At your press conference, you said, "It is in our national security interest not to see an all-out civil war in Iraq." If that is the case, why did you withdraw all U.S. forces from Iraq in 2011? Were you motivated by something other than U.S. national interests?
Did no one advise you that the current disaster was possible when you proclaimed in December 2011: "We're leaving behind a sovereign, stable and self-reliant Iraq with a representative government that was elected by its people. We're building a new partnership between our nations. And we are ending a war, not with a final battle, but with a final march toward home. This is an extraordinary achievement, nearly nine years in the making."
If it is in the U.S. national security interest to keep Iraq from disintegrating, why are you deploying at most 300 special forces -- just 50 more than you sent to find and destroy Joseph Kony of the Lord's Resistance Army in Uganda? Does Kony represent a comparable threat to the United States in your judgment?
You said two things that seem contradictory -- that "U.S. troops are not going to be fighting in Iraq again" and that you would consider "targeted and precise" military action. Which is true?
You said that you were sending Secretary of State John Kerry to consult with countries in the region, because all of Iraq's neighbors have a "vital interest" in ensuring that Iraq does not "descend into civil war or become a safe haven for terrorists." Who were you referring to? Saudi Arabia has been arming the opposition to Bashar Assad, and doubtless some of those arms have fallen into the hands of the terrorist group ISIL, which operates in both Syria and Iraq.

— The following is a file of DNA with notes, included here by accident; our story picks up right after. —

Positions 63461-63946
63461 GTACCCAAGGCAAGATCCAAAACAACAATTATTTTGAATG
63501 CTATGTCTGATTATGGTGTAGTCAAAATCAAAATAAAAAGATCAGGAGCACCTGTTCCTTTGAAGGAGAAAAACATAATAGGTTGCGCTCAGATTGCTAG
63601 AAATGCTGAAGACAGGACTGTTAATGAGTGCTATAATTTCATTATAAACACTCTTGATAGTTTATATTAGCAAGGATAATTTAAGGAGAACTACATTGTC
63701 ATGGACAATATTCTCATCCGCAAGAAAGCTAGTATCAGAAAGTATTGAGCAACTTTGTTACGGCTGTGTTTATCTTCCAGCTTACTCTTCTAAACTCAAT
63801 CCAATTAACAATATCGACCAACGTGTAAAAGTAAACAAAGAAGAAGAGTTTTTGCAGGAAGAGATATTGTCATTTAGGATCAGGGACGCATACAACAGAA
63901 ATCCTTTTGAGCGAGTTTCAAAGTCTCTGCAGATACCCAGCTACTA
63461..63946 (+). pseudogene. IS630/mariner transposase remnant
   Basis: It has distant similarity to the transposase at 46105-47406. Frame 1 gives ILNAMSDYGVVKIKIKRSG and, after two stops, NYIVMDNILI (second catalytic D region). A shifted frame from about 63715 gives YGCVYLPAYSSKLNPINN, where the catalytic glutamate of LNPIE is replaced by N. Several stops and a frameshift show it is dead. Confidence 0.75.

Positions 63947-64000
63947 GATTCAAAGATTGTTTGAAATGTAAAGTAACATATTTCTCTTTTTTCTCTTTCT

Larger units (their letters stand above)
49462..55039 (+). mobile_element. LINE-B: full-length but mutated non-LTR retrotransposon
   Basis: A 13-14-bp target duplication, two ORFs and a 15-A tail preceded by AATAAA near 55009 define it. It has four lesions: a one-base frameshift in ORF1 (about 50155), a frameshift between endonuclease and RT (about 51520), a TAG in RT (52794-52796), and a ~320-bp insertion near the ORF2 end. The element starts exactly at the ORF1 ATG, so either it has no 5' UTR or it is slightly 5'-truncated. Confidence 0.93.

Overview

Do you think the Saudis will be swayed by anything Kerry has to say after they've flamboyantly expressed their disgust with your leadership?
Did you mean Jordan, which is currently struggling with more than 600,000 Syrian refugees? Jordan certainly wants a stable Iraq, but Jordan is among the weakest states in the region. If Jordan did everything in its power to stabilize Iraq, it would make little difference.
Were you thinking of Iran? Where to begin? Iran pulls Assad's strings, and it is Assad who released the leadership of ISIL from his jails precisely to radicalize the opposition to his rule. He wagered that you would find it difficult to help the rebels if they were associated with extremists.
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